Bouncing With Anger

This weekend I had the unfortunate experience of bouncing off a games system. What I mean is the moment when, while highly excited to learn a new game and trying to run myself through some play, I realise that I either don’t really understand the game or that the game really isn’t what I hoped for. The reaction is one where I essentially find it too hard to continue to learn and choose to stop.

That probably sounds like an odd thing to many readers. I mean, what could cause a person who is excited to learn a particular game to give up when they find it hard? Surely this must make me a super-flaky gamer who is too lazy to learn games? The answer, of course, is that it is a reaction to triggered anxiety and the mental exhaustion that comes with it.

I am no stranger to learning hard games. Nor am I a stranger to doing hard things, learning difficult concepts, or thinking about tricky problems. I am a graduate of theology, a teacher of philosophy, and I’ve learned to play Rolemaster, Palladium Fantasy, GURPS, and several other apparently difficult-to-learn-and-run RPGs. So what on Earth would stop me dead in my tracks?

Uncertainty and the moment when it becomes too hard to continue because the ambiguities within a game system mount up to the point where my mental capacity is overwhelmed.

For example, when a game is so poorly designed, written, or presented that I end up spending countless hours having to flip through different sections to be able to accurately and correctly build a character. Generally, this happens when game designers have zero idea about how to teach their rules.

Here’s an example of what happens: when creating a character, you are asked to make a choice from a list but it becomes clear that the list of choices contains further decisions that were not previously mentioned. I find this happens when (for example) skills have specialisms but they are not mentioned in the character creation rules.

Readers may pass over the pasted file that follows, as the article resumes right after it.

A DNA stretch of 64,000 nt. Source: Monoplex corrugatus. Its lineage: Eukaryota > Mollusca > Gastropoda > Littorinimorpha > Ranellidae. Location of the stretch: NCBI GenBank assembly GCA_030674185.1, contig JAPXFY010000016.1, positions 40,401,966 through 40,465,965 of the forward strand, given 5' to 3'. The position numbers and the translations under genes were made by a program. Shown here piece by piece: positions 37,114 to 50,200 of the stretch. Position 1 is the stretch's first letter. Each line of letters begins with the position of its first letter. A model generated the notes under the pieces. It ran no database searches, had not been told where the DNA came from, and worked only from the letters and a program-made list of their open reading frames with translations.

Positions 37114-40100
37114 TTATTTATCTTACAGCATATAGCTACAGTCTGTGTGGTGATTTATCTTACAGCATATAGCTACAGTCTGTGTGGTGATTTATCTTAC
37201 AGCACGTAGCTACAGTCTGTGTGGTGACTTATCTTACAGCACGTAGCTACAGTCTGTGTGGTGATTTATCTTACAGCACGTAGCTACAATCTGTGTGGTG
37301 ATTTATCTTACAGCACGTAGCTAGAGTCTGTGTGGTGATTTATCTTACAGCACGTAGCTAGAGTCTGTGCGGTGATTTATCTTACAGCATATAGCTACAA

Many designers like to save up “how skills work” for the separate chapter on Skills, so they omit these details during the Character Creation chapter. Result? Page flipping. Reading more and more of the tome until… well, it becomes clear that I need to read it all before I can make this decision. I don’t want to read it all at once, so I bounce off it.

Why do most RPG rulebooks never seem to take into account the simple idea that you need to introduce concepts and choices from the simplest and work up to more complex ideas? Largely, I think, because game design and teaching are separate disciplines. Many writers have no idea how to teach.

But I’d also like to point out that, in a world filled with ambiguity, the last thing I need during my discretionary time is more ambiguity.

Learning a new game can be enjoyable… but not if it requires me to essentially reconstruct the entire game rules for myself because the author(s) cannot parse the information in a reasonable manner.

In the end, the fact that the book is so poorly written triggers my anger and that’s when I give up. So, there, I’ve said it.

Game on!


  1. Because most of the people that write games…don’t ask someone who knows how to lay out books and documentation to look at their stuff and tell them where they’re going right and where they’re going wrong.

    I’ve had games where I’ve loved the setting and often the rules…but I had to reverse-engineer what the creator was doing with the game engine to get it to work for me. This is one of the reasons why I’m leery about buying new games sight unseen from DriveThruRPG and similar sites.

    Liked by 1 person

  2. There are plenty of other games worth engaging. If a game doesn’t have a hook into the gamer, then there are at least ten other games that will. I really want to love Fading Suns and it’s dark mirror of the Dune universe. I really tried to enjoy 7th Sea (original edition) and the swashbuckling chaos. Space 1889 was a really cool concept with clunky mechanics. And it wasn’t just me who had to embrace these games – it was my table of players. If I can’t buy into a game and they can’t, then better to move on then to force it, totally in agreement here.

    And if it just comes down to bad presentation that makes the gamer work harder than they ought to be (I think we all recall the Byzantine critical hits of some systems), then its a pity because there may have been a brilliant game system and world that missed it’s opportunity to find another fan just by not having an editor.

    Liked by 1 person

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